Emily: I’ve been interested in the whole muse-artist dynamic in the age of the Internet for a while. What is the value of anything anymore? When I wrote my essay [“Buying Myself Back” for New York magazine], I was thinking about ownership because of the market around the commodity that I had [become] as a model. My body—my image—had been a huge part of how I built my living, but I realized that I was not getting the biggest cut of it. There was a photograph that was taken of me [for Sports Illustrated] that I put on the Internet, and then it was taken and remade by someone else into a physical thing, [a painting by Richard Prince]. Returning it to the Internet as an NFT [Buying Myself Back: A Model for Redistribution] and owning that value was my idea.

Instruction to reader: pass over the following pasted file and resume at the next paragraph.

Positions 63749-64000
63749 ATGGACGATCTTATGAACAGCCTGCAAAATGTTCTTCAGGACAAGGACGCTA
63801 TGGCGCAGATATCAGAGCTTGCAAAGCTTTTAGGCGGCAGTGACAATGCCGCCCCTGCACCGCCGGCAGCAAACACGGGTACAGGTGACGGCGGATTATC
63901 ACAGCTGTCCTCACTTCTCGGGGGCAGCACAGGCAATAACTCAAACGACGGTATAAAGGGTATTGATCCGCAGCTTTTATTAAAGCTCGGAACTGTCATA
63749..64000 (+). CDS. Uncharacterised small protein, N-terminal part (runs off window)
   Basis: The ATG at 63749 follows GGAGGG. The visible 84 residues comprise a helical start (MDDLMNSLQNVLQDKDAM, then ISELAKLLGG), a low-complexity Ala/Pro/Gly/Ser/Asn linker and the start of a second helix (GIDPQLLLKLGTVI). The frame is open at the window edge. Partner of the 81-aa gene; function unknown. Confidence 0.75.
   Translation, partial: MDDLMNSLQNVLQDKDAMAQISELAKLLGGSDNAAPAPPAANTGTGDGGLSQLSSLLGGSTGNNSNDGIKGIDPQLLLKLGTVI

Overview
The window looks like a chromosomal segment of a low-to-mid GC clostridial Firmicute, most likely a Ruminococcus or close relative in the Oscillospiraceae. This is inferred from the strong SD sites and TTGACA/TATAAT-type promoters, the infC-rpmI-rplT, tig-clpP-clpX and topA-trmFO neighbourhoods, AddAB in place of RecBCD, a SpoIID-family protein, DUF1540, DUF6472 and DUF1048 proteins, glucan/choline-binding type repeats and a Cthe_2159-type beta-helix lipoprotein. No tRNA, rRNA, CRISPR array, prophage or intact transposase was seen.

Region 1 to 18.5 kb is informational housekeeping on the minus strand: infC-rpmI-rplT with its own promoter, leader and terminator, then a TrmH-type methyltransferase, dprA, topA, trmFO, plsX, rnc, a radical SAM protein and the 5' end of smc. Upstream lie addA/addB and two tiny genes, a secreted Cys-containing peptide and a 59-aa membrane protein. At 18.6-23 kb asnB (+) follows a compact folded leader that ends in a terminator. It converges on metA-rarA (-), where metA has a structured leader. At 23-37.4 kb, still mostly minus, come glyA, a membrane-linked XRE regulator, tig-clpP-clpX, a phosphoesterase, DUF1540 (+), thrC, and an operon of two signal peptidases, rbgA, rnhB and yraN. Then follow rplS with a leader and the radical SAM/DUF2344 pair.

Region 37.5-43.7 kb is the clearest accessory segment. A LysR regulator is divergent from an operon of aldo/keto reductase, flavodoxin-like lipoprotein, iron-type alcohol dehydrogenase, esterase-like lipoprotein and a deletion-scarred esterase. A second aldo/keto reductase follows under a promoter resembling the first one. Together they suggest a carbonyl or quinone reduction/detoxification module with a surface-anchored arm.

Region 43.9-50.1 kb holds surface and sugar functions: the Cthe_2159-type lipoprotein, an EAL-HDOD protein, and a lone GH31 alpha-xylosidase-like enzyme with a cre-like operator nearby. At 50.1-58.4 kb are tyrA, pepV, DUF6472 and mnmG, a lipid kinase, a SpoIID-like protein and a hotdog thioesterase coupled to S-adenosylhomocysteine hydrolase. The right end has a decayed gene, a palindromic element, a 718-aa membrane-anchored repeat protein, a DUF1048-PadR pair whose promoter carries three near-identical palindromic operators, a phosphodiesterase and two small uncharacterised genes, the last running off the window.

John: The world is moving so fast that I’m not sure what ownership means today. Like you said, it’s really complicated.

Emily: The question of ownership—in art, in life—is tricky for me. I don’t like the idea of limiting ownership over beauty, but in a capitalist world, there’s so much value assigned to these ideas.

John: When I was young, I used to wonder, If you’re very rich and you can afford an Edgar Degas, is it your responsibility to let the world see it? Or can you just lock it up in your house? There are always questions about what is public and what is private—what responsibility do we have to make things accessible?

Emily: It’s often very unfair who gets the credit, especially when people are trying to live off of it. It’s a question that I don’t have the answer to, but I have found that marginalized people and women are often the last people to get the credit they’re due.